I favored a realignment AFC North that would've included Jacksonville, Pittsburgh, Cleveland and Baltimore, but it would've been a terrible loss had we been denied those wonderfully criminal games between the Steelers and Bengals a few years ago. The Jaguars are in a good place. They've developed rivalries and history within the AFC South. The division isn't the problem; the Jaguars are the problem. It's time to get serious about winning.
Milan from New York
Ah, another one leaves. I saw him on TV at Notre Dame and then he came to the Packers. A friend of mine told me he used to see him in the offseason hanging out at jazz clubs in New York with a lady on each arm. The photo of him running the sweep is iconic.
It sure is. I can still see the sweep to the left against the Browns in the title game. A few weeks ago, I was watching a Steelers game in which James Conner was having a lot of success on running plays around end. I kept thinking to myself, "Who is that?" Then it hit me. "It's Paul Hornung." Conner was running with the same upright, graceful gallop. His head was up and his eyes were searching. Hornung never gained a thousand yards in a season, but he left his mark on the game.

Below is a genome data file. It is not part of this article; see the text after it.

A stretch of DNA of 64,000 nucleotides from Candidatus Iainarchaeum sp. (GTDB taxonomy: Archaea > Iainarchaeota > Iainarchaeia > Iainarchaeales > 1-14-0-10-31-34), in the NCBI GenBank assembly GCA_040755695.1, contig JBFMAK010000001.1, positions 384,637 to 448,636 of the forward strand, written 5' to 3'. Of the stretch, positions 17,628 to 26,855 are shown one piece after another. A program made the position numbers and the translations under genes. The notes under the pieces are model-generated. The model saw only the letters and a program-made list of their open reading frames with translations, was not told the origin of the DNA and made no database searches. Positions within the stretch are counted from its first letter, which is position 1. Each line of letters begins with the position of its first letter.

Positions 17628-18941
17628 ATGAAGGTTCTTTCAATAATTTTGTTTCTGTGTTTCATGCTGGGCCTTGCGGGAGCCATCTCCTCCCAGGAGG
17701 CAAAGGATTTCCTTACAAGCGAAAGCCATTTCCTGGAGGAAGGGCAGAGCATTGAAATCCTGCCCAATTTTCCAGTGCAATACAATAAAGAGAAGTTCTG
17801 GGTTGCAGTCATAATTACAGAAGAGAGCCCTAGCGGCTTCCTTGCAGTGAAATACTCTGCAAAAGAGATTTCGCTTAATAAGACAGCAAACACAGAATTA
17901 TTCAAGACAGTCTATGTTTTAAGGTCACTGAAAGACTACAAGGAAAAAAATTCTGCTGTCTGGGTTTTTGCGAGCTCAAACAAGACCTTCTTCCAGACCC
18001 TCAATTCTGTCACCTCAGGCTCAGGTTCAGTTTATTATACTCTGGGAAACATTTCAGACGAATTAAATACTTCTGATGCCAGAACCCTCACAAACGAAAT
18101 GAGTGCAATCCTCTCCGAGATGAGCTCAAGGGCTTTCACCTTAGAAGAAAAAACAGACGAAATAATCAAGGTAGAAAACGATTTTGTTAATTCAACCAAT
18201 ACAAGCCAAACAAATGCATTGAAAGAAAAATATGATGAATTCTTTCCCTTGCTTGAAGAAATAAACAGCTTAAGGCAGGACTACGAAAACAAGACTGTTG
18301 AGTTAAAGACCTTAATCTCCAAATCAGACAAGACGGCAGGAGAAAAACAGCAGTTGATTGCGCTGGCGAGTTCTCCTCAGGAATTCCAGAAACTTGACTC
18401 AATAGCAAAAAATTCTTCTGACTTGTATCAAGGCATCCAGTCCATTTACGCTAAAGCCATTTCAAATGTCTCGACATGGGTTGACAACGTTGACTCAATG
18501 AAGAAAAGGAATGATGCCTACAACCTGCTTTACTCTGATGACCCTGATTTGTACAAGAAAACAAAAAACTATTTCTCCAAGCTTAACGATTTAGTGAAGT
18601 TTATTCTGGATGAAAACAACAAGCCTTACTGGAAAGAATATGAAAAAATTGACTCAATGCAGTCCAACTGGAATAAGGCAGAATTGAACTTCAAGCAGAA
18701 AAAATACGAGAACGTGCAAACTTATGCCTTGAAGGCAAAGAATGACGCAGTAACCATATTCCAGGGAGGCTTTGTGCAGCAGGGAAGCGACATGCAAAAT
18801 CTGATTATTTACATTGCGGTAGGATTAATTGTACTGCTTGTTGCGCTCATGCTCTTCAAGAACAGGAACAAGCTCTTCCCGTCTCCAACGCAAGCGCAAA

Rick from Madison, WI
This probably speaks to the fallibility of the human experience, however, why does it seem to be so difficult to maintain gap integrity? If that’s your gap assignment, why not stick with that? Same with looking the ball in before looking upfield.
It's difficult to maintain your gap assignment because someone is trying to push you out of it. Looking the ball in is also difficult because that noise you hear belongs to a man who wants to hit you and he is likely to arrive at the same time the ball does. Football is a game of human confrontation.